In 1938, at the behest of Mussolini’s fascist government, Giuseppe Terragni and Pietro Lingeri designed the Danteum, an unbuilt monument dedicated to the famed 14th-century Italian writer Dante Alighieri structured around the formal divisions of his greatest work, The Divine Comedy. The project was not seen as supporting Mussolini’s political ambitions and never came to fruition. Nowadays, just some sketches on paper, scraps of an architectural model of the project, and pieces of a project report (Relazione), written by Terragni remain.
The Danteum Technical Information
- Architects: Giuseppe Terragni + Pietro Lingeri
- Location: Rome, Italy
- Topics: Unbuilt Architecture
- Project year: 1938
- Drawings: Giuseppe Terragni + Pietro Lingeri
We must feel the pride of a glorious legacy without giving up on living our own life.– Giuseppe Terragni
The Danteum Images
Terragni and Lingeri’s Unbuilt Tribute to Dante and Rome
The structure was meant to be built in Rome on the Via dell’Impero. The intention was to celebrate the famous Italian poet Dante, and extol the virtues of a robust state that bases its foundations on imperial Rome’s glory. The residues of the project give us the unfulfilled dream of Terragni for a monument to Dante, in which the Divine Comedy was projected in an architectural scheme.
In 1938 Rino Valdameri, then director of the Brera Academy in Milan and president of the Società Dantesca Italiana (Italian Dante Society), had proposed to Mussolini Cabinet to build, in time for the Universal Exposition of Rome E.42, a Danteum to celebrate the great poet. Valdameri commissioned the project to Terragni and Pietro Lingeri.
It was supported by steel industrialist Milanese the count Alessandro Poss who had made available the sum of two million lire as a personal contribution to the project execution. Valdameri had also proposed a board of directors of twenty members to the nascent institution, made up of ministers, supporters, and intellectuals, under the head of government (Mussolini). The Valdameri himself had proposed some names for the board, including Giovanni Gentile and Ugo Ojetti.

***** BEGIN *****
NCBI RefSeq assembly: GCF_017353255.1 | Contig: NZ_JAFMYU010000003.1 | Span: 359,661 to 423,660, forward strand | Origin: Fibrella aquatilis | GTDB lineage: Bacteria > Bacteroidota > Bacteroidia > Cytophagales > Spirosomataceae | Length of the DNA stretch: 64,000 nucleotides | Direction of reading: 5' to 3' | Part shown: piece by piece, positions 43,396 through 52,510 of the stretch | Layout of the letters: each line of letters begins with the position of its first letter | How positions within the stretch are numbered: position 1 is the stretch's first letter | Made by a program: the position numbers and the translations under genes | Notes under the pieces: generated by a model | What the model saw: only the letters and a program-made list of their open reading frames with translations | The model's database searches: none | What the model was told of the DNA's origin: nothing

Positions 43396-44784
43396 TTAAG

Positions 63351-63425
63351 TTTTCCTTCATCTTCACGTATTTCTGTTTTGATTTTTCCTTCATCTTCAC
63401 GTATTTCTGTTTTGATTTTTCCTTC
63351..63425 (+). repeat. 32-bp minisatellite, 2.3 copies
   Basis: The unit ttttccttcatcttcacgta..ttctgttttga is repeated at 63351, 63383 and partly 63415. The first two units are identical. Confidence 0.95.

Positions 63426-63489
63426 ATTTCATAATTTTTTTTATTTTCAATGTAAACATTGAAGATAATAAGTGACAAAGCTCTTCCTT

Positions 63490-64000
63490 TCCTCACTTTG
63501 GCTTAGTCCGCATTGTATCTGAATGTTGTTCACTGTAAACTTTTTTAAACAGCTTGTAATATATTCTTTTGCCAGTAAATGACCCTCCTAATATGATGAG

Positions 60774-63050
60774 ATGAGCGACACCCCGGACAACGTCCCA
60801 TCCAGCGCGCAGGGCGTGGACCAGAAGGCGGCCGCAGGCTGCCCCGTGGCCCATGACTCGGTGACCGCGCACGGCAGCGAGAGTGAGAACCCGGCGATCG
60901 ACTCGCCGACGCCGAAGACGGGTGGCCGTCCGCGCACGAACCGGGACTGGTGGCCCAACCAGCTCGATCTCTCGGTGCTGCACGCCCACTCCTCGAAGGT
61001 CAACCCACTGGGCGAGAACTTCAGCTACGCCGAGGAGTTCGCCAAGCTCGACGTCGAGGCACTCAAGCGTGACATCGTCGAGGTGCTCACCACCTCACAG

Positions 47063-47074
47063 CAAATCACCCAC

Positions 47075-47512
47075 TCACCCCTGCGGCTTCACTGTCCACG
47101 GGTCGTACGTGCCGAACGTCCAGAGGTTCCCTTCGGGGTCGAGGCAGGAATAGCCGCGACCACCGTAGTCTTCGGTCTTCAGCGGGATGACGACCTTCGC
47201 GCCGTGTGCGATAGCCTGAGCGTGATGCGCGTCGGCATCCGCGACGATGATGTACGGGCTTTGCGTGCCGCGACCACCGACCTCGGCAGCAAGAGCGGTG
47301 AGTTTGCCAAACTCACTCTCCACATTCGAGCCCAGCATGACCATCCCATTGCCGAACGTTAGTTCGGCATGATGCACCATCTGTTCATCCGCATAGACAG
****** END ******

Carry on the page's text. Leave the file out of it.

November 10, 1938, at the Palazzo Venezia, the Valdameri and the designers present the project, and they obtained the Duce’s consent. However, because of the political developments that led to the war entrance, the subsequent hearings to discuss the project still had been continuously postponed. At the very end, the dream of realizing the building dedicated to Dante Alighieri and the Divine Comedy remained on paper.
Regarding the project papers, we are left with a few copies of the boards of the panels with bas-reliefs photographed and entered in the drawings and the project report of Giuseppe Terragni.
Compositionally, the Danteum was conceived as an allegory of the Divine Comedy. It consists of a sequence of monumental spaces that parallel the narrator’s journey from the “dark wood” through hell, purgatory, and paradise. Rather than attempting to illustrate the narrative, however, Terragni focuses on the text’s form and rhyme structure, translating them into the language of carefully proportioned spaces and unadorned surfaces typical of Italian Rationalism.
Since the form of the Divine Comedy was itself influenced by Byzantine churches’ architectural structure, the Danteum is, in a sense, a translation of a translation. Because of the complex literary, artistic, and architectural meaning associated with the design, the theorist Aarati Kanekar regards it as exemplary of how a spatial structure can express a sophisticated poetic sense without an explicit “vocabulary” of architectural symbols.
The Danteum Plans
About Giuseppe Terragni
Giuseppe Terragni (1904 – 1943) was an Italian architect who worked primarily under the fascist regime of Benito Mussolini and pioneered the Italian modern movement under the rubric of Rationalism. His most famous work is the Casa del Fascio, built in Como, northern Italy, which was begun in 1932 and completed in 1936; it was built in accordance with the International Style of architecture and frescoed by abstract artist Mario Radice. Though his career was relatively short, lasting only 13 years, Terragni’s Rationalist architectural work is still considered one of the most influential modernist architecture drivers in Italy.